The Chapman Unspoken value is less than 1% different than the experimental value and the Fuller Stretcher and Giddings value only about 6% different. From this analysis, it seems these equations predicted the experimental value very well. These calculated values are about 20% lower than the literature value. This variance may come from the inconsistent temperature in the room or from pressure fluctuations in the room caused perhaps by the starting and stopping of the HAVE systems. For the derivation of Equation 1, several assumptions are made. Beginning with the general equation (Genealogies 6. -14): (Equation 7) One assumption was that because the case examined was a diffusing A (acetone) into non-diffusing B (air), the diffusion flux of air into the acetone (N.B.) was equal to zero. Another assumption made was that since the total pressure was low, the acetone gas diffusing into air was an ideal gas. This allowed for the term c to be replaced with its ideal gas equivalent, P/ART. Additionally, the air passing over the test tube was assumed to contain no water vapor. An average air velocity that was uniform was passing over the acetone containing test tube was also assumed.
There are non-idealistic that exist in the molecular diffusion of acetone into air. Some of these non-idealistic are corrected for in the journal from Lee and Wilkes. Acetone displays surface tension effects which, instead of having a perfectly horizontal liquid surface, give the liquid acetone a slightly downward curved liquid level. Because of this curvature, the actual diffusion path length that the acetone travels is smaller than what the diffusion length would appear to be based on center liquid level or calculated liquid volume (Lee 2384).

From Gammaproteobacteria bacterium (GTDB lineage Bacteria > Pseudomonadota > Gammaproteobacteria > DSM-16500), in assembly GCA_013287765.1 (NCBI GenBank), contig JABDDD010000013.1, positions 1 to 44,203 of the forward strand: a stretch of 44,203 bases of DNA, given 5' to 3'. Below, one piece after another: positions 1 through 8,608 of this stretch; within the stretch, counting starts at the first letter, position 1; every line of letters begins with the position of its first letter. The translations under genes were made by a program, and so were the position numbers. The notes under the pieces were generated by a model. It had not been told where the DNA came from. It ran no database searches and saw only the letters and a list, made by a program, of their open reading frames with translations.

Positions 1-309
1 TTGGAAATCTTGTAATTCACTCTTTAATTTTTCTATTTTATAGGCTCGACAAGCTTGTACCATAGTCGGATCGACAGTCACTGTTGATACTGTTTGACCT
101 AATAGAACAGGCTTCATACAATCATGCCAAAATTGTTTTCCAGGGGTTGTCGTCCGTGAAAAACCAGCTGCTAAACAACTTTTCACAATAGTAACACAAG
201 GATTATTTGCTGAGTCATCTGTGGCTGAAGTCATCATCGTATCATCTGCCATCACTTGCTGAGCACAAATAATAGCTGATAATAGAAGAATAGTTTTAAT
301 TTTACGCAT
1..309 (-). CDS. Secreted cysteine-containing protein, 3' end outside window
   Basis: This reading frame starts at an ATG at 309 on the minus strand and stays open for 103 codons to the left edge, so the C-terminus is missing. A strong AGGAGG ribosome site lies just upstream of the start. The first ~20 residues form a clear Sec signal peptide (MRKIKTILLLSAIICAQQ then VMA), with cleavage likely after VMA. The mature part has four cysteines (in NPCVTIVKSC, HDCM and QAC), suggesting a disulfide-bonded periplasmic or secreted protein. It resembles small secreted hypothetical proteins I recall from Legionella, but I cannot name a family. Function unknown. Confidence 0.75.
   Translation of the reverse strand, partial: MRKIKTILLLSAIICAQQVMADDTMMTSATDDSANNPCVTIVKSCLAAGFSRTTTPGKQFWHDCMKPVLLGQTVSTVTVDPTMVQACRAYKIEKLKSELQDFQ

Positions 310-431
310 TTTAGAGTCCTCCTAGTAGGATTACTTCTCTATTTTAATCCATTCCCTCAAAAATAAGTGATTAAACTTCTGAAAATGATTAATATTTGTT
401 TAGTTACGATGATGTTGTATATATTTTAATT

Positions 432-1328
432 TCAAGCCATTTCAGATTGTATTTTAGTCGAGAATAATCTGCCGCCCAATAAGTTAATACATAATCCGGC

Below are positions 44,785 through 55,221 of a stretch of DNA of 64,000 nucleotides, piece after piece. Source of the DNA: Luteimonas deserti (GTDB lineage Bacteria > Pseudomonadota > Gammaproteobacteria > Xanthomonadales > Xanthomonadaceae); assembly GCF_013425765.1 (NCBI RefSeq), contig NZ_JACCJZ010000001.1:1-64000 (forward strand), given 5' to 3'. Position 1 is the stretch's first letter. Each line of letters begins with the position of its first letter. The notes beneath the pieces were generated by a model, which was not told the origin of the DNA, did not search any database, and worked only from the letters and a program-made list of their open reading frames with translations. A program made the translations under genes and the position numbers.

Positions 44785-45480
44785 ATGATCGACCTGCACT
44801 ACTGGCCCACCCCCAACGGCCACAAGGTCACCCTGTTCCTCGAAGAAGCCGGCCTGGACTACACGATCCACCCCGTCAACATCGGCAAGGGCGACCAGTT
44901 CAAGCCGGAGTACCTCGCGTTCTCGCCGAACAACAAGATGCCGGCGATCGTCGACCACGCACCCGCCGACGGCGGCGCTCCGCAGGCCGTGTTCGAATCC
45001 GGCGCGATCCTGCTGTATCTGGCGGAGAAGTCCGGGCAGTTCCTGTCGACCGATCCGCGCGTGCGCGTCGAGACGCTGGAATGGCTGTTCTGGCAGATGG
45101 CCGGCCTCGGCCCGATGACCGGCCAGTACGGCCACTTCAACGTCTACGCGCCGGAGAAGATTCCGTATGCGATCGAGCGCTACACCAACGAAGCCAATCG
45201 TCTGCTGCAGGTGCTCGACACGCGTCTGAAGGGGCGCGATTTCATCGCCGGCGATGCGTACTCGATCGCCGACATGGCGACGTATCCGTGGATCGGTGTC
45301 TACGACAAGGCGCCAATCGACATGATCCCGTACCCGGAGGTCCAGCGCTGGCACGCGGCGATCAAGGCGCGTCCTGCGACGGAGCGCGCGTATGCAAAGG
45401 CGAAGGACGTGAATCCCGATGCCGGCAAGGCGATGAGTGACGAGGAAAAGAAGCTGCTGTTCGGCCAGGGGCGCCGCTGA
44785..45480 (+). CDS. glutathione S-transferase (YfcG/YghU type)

Along with a non ideal liquid surface, the air passing over the open end of the tube may cause some turbulence to exist in the top portion of the tube. With its existence, the turbulent area of the tube will cause a length to exist inside the tube where the concentration of acetone is zero. With the presence of this acetone vapor-free region, the diffusion length is again shorter than it would appear to be. To account for the non-idealistic in the diffusion process, Lee and Wilkes do not use the apparent diffusion path.
Instead, they use an effective average diffusion path which they give by: (Equation 8) Where x is the effective average diffusion path, Ass is the length of the curvature of the non-ideal liquid to account for the surface tension forces, Axe is the length of the tube where the acetone vapor-free region exists due to turbulence that exists from the passage of the air, and Ax is the sum of Ass and Axe (Lee 2384). When this is substituted back into the diffusion equation, it becomes the following: (Equation 9) Where Dad is the apparent diffusion coefficient and D is the true diffusion coefficient based on the true diffusion path (Lee 2384).
The way our experiment was setup, the driving force for the air across the test tube was natural air flow and did not employ forced air flow. Because of this, the length of the tube where the turbulence existed in the Lee and Wilkes journal would most likely not have been present in our experiment. Also, the initial liquid acetone level selected in our experiment was such that the length of the curvature due to the surface tension forces on the acetone would have been negligible when compared to the apparent diffusion length of the tube.